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Sullivan Backers Slam Alaska Teachers

DC-Based Chamber Endorses Sullivan, Slams Teachers, Leaves Alaska


ANCHORAGE - In a single day the DC-based U.S. Chamber of Commerce parachuted into Alaska to commit money to Dan Sullivan’s campaign, spurn Alaska chambers and slam Alaska teachers.

The U.S. Chamber accused Alaska teachers of not properly educating Alaska students by ranking Alaska at the bottom of a U.S. Chamber complied list.

“Dan Sullivan isn’t interested in listening to Alaskans, Sullivan is only interested in listening to deep-pocketed groups like the U.S. Chamber who will help him buy a Senate seat. Alaskans don’t even know what Sullivan would do as a Senator, but he clearly supports ant-teacher policies while standing with a group who criticizes Alaska schools and teachers while advocating against public education,” said Max Croes, Communications Director for Alaskans for Begich.

The U.S. Chamber of Commerce supports No Child Left Behind (NCLB). Mark Begich opposes the NCLB and has suggested the need to throw out the entire bill because it doesn’t work for Alaska. Begich also opposed state efforts to radically restructure Alaska’s public education system, saying “public dollars are for public education.”

Dan Sullivan’s multimillionaire brother Frank Sullivan serves on the board of the U.S. Chamber, which has pumped tens of thousands into attack ads in Alaska. Local chambers have been “mad as hell” about the attack ads running ads against Mark Begich.

Halco Said He Was “Mad As Hell” When He Heard About The Ad And Was “Sick And Tired” Of Outside Spending In Alaska. “Anchorage Chamber President Andrew Halcro was ‘mad as hell’ when he heard about the ad. When the U.S. Chamber recently told him in a conference call that it was thinking about getting involved, he implored them to stay away. The Anchorage Chamber is nonpartisan, and this puts it in an ‘untenable situation,’ Halcro said. Besides, he’s ‘sick and tired’ of third-party money coming into the state. Such ads ‘don’t add any value to the discourse, and suffocates any solution to the problems,’ he said.” [Amanda Coyne Blog, 4/29/14]

Sitka Chamber President: “We Don’t Endorse Candidates.” Reported KCAW in June 2014, “Sitka Chamber president Ptarmica McConnell said her board receives questions like this often, especially when the US Chamber visits. “We don’t endorse candidates,” she said. “Even though we’re members of the US Chamber, we’re our own Chamber.’” [KCAW, 6/25/14]

U.S Chamber Of Commerce Supported The Reauthorization Of The Elementary And Secondary Education Act, More Commonly Known As No Child Left Behind. “While the Chamber opposes H.R. 5, we strongly believe that the Elementary and Secondary Education Act (ESEA) needs to be reauthorized as soon as possible. The U.S. Department of Education’s process of reauthorizing ESEA by waivers is not sustainable over the long term, and many of the current waivers contain the same flaws that have resulted in our opposition to this legislation.” [U.S Chamber of Commerce, 7/17/13]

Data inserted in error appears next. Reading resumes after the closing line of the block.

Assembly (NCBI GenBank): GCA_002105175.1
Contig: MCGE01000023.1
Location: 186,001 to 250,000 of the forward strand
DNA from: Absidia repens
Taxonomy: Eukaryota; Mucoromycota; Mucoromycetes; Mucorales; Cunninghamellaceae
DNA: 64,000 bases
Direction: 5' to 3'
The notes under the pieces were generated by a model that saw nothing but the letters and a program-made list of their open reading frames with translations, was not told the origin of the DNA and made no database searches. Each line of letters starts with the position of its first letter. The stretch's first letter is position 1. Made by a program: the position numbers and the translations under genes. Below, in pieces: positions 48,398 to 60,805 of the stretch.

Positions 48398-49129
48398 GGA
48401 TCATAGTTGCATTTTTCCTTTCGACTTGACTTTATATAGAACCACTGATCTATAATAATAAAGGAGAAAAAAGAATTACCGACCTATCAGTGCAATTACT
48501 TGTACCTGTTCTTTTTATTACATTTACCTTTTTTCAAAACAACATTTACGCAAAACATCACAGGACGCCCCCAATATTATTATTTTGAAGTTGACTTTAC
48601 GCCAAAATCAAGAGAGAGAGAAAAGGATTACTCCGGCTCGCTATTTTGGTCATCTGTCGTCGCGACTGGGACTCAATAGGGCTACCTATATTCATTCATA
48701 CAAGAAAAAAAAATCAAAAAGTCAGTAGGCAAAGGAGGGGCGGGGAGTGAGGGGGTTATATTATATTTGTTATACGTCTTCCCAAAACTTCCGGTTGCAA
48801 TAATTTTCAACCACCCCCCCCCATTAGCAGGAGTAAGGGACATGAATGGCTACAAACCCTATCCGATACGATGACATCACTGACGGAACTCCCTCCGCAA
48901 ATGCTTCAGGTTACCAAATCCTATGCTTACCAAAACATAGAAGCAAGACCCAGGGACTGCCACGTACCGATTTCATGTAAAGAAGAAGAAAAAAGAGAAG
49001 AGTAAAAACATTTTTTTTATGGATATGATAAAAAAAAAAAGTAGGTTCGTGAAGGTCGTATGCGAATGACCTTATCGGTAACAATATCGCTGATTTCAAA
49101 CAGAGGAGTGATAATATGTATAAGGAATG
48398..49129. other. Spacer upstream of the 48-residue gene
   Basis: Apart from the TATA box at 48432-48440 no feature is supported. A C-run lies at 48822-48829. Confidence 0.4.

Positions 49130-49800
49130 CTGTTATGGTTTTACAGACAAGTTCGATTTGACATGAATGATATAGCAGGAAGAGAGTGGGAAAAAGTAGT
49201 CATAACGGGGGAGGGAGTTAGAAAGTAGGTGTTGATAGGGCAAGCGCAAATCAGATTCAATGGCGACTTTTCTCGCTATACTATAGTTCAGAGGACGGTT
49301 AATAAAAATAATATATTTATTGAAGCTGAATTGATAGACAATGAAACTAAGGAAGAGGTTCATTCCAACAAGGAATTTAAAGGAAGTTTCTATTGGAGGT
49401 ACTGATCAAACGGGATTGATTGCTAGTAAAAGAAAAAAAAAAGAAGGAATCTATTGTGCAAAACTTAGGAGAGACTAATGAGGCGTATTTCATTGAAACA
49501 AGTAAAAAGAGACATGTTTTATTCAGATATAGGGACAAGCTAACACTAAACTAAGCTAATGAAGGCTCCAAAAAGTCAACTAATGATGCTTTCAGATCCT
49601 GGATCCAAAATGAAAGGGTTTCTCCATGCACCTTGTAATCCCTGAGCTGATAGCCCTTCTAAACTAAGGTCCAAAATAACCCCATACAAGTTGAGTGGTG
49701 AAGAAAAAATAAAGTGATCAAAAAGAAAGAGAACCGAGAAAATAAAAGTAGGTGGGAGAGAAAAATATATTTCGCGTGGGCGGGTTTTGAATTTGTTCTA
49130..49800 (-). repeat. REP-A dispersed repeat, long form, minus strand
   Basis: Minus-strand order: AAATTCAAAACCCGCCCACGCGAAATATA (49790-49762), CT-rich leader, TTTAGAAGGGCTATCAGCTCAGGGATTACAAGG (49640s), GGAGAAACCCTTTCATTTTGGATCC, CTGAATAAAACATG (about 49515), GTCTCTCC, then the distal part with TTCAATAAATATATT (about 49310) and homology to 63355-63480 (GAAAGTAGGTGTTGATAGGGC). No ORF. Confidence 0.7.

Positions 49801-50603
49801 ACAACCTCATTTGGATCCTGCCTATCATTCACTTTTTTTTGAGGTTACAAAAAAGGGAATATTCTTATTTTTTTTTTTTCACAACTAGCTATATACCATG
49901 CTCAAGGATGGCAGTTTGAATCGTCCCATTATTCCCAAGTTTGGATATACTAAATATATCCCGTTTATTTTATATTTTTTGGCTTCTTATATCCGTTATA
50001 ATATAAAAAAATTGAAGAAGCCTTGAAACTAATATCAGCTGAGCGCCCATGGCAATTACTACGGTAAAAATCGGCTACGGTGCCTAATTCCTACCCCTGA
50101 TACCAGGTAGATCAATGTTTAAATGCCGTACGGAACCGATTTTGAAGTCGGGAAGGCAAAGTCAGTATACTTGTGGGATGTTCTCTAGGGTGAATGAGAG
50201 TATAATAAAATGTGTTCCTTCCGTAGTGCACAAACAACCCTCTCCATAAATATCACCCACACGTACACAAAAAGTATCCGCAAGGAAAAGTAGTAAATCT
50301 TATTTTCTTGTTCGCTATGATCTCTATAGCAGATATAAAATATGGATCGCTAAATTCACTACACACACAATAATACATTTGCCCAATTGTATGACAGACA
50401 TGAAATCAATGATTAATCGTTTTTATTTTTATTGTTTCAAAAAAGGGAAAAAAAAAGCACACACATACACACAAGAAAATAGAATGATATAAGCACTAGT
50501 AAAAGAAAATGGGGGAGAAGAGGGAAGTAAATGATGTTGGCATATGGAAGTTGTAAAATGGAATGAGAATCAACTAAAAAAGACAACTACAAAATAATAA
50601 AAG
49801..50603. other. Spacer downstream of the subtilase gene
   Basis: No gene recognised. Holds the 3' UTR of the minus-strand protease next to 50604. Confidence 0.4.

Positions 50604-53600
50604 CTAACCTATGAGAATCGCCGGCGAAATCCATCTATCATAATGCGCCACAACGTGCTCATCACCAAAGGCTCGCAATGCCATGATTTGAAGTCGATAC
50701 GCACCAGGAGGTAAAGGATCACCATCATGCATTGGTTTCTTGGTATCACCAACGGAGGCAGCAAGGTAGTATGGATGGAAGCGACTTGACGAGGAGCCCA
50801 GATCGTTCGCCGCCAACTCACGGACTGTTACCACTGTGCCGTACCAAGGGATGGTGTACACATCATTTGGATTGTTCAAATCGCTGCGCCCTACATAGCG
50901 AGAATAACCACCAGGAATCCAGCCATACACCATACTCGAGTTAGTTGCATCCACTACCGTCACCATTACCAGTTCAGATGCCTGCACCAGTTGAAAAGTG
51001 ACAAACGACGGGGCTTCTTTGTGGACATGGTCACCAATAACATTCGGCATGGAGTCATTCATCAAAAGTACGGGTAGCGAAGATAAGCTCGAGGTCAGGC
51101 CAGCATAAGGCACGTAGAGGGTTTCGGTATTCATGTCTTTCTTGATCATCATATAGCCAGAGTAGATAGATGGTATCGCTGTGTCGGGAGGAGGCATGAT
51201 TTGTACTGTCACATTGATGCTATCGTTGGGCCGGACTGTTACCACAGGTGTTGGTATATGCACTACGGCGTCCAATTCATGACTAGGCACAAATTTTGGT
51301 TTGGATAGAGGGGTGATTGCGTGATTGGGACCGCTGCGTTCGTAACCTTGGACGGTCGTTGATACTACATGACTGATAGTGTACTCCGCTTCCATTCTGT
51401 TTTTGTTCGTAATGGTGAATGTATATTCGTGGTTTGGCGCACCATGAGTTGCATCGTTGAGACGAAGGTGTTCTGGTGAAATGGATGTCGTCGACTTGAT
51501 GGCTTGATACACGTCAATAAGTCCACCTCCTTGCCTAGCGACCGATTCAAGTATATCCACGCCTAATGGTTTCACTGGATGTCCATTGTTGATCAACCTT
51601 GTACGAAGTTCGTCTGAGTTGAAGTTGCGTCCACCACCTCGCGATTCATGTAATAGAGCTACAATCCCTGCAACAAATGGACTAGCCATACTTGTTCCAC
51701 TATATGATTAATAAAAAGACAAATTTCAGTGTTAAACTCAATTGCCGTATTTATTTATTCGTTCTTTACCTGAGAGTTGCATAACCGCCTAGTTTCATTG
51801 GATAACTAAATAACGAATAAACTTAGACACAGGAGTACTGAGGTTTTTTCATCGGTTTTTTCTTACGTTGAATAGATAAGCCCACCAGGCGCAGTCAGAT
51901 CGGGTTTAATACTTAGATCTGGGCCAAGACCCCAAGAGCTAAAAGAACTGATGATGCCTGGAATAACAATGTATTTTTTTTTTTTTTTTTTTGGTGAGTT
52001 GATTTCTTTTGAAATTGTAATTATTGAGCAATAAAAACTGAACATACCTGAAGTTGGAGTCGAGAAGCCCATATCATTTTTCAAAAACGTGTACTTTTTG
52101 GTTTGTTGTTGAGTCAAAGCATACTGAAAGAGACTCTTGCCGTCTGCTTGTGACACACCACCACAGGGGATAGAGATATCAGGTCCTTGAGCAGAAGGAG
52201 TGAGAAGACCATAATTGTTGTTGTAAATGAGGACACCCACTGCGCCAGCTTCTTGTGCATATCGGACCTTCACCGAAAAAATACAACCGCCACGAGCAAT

Read the full article below:

U.S Chamber of Commerce gives Alaska public schools bad grades

A U.S. Chamber of Commerce report says Alaska schools are not doing enough to prepare students for the real world. But state officials say the national organization does not have the whole story.

Using criteria that gauges performance and policy for K-12 schools nationwide, the report puts Alaska near the bottom of the pack.

But state education and early development commissioner Mike Hanley is taking issue with some of the evaluation. He says Alaska has a plan of action to improve its standards and its students’ performances.

The U.S. Chamber of Commerce’s state-by-state breakdown of progress in public schools shows Alaska’s system is below average and falls short of expectations.

When looking at an Alaska student’s overall academic achievement, post-secondary and workforce readiness, technology, and school choice options, the country’s largest business association is concerned not enough is being done to prepare students for life after graduation.

“They obviously see it from the perspective do they have the educated and skilled workforce to remain competitive in their industry,” said Cheryl Oldham, who is the U.S. Chamber of Commerce’s vice president of education policy.

Improving access to a high-quality education is key for the state of Alaska. Since 2010 educators have worked to create tougher standards, including higher level tests that students in 3rd through 10th grade will see this upcoming spring, said Hanley.

The chamber’s report does not include strong programs that are running statewide, including the variety of neighborhood and charter schools in the Anchorage School District, he said.

“The most important factor of a good education is having that parental involvement and support and that’s why we have more than 130 schools and programs where parents can choose to really see what is the right fit for their child and for their family,” said ASD spokesperson Heidi Embley.

The chamber said the report is about a call to action.

“Your commissioner’s comments about having raised the standards in recent years are important,” said Oldham. “Our hope is always that people take this with the view toward how do we do better next time.”

All of Alaska’s school districts are working energetically to implement new standards, which includes improving digital learning and adding more advanced placement classes, Hanley said.